Much of the rest of the episode revolves around Mrs. St. George hellbent on restoring order in her family and resenting her husband for putting them in this position. Even after things are smoothed over with Nan, she finds the Colonel chatting with another young woman like he’s done many times before. She’s had it, even trying to declare her freedom by leaving him, but she’s waved off by her husband who laughs in her face at the thought of her surviving on her own. Mrs. St. George appears to be a forward thinking woman trapped in the patriarchy of the 1800s — and unfortunately her daughter Jinny seems primed to follow in her footsteps.
The party is also a showcase for Jinny and her new husband Lord James Seadown, and he’s still up to his shenanigans. It’s only been a few months since he embarrassed Lizzy at Runningmeade and back in New York, he pretends like they’ve never even met. Lizzy, to her credit, plays along though she watches from afar and even slyly asks Jinny if he’s truly treating her like a lady. Jinny, more of a pushover than Nan, maintains that she’s happy even if some of his behavior is off putting.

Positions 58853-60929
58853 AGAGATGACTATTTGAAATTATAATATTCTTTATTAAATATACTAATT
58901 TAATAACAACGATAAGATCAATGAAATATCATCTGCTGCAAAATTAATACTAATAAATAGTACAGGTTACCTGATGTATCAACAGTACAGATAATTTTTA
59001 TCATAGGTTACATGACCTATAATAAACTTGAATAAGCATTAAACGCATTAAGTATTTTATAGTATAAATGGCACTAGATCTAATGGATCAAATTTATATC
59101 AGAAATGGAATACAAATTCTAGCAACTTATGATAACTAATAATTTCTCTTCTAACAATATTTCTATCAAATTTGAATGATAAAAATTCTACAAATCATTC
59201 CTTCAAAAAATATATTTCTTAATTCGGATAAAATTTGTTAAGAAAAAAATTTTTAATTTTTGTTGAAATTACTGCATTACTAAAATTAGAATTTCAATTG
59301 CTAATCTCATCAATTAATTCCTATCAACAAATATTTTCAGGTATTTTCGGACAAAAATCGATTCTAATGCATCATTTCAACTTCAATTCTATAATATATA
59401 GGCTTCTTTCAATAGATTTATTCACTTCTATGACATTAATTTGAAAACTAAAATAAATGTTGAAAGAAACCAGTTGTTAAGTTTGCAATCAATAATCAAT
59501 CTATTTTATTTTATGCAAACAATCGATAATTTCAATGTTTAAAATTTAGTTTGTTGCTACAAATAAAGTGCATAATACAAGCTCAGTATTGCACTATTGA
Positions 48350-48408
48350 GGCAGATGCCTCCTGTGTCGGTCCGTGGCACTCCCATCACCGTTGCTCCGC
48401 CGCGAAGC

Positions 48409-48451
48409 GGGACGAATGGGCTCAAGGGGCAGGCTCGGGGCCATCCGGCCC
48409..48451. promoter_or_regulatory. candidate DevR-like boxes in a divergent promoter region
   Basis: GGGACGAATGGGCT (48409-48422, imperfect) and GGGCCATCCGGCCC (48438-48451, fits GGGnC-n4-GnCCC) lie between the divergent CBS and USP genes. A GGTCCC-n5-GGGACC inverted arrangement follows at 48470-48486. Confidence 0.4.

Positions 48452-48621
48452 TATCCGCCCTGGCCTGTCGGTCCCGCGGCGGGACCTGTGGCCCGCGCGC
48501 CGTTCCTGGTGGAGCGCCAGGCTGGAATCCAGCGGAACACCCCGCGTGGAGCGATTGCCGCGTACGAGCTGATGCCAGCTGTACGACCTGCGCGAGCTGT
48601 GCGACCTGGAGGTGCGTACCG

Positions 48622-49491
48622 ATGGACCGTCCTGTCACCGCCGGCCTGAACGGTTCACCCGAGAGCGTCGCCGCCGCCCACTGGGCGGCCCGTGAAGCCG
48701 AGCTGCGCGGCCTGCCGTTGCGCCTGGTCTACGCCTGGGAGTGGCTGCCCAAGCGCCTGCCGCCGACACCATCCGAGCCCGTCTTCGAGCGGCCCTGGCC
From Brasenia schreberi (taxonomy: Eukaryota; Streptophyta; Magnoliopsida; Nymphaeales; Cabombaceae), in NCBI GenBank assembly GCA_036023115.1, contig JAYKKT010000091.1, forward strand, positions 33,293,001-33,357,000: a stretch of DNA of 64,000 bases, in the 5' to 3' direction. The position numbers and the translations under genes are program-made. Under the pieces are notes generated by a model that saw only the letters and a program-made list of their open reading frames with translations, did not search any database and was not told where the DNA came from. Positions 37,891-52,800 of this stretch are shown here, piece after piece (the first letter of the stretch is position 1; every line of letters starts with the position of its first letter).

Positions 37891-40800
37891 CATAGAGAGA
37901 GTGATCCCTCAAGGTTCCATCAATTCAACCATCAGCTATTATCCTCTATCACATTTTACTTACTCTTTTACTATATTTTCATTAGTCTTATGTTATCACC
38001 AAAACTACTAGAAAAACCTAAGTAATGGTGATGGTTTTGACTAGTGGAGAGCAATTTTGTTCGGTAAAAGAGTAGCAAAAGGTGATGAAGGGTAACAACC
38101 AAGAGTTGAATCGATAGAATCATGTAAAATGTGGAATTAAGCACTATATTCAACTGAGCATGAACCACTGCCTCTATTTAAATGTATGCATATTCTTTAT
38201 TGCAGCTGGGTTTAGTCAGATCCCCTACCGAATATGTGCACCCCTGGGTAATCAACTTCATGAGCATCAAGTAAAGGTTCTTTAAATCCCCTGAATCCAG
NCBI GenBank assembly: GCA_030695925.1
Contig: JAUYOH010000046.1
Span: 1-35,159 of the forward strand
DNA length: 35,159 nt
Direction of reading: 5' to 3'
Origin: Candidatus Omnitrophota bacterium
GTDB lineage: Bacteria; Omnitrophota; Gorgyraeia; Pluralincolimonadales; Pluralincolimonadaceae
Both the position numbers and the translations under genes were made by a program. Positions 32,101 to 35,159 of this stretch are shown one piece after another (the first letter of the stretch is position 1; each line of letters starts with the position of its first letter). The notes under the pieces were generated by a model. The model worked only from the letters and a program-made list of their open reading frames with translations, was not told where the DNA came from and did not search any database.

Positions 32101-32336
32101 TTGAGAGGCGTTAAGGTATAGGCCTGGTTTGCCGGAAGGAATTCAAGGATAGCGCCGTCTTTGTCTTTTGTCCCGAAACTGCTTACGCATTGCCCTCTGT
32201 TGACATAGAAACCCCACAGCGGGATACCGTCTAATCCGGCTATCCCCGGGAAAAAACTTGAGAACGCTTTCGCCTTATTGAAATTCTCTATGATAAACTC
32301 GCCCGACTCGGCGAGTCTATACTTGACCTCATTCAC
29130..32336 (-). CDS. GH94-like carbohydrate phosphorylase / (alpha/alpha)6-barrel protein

James’s sister’s earlier declaration of him as “a monster” continues to ring true throughout “Homecoming.” His newest fixation is on embarrassing Jinny and he does so by constantly insulting her American heritage and the party that her parents have thrown, going so far as to wonder aloud whether she’s only married him for the title. James tells Jinny that the party they’ve thrown is vulgar and demeaning, and insists that she request her mother apologize to him. Jinny is initially thrown but feeling the need to be obedient, she complies.
She stands in the center of the ballroom and chastises her mother in front of every well-to-do woman in their circle (the way I howled for her to at least do it in private!). This party, she says, is a “gaudy display of bad taste.” But the embarrassment doesn’t stop with her decision to say this publicly; it continues when her rat of a husband appears confused by her behavior and apologizes to Mrs. St. George, thanking her for a lovely party and wondering out loud what’s come over his wife. Jinny’s reaction is subtle but the wheels are turning — she knows she’s been played.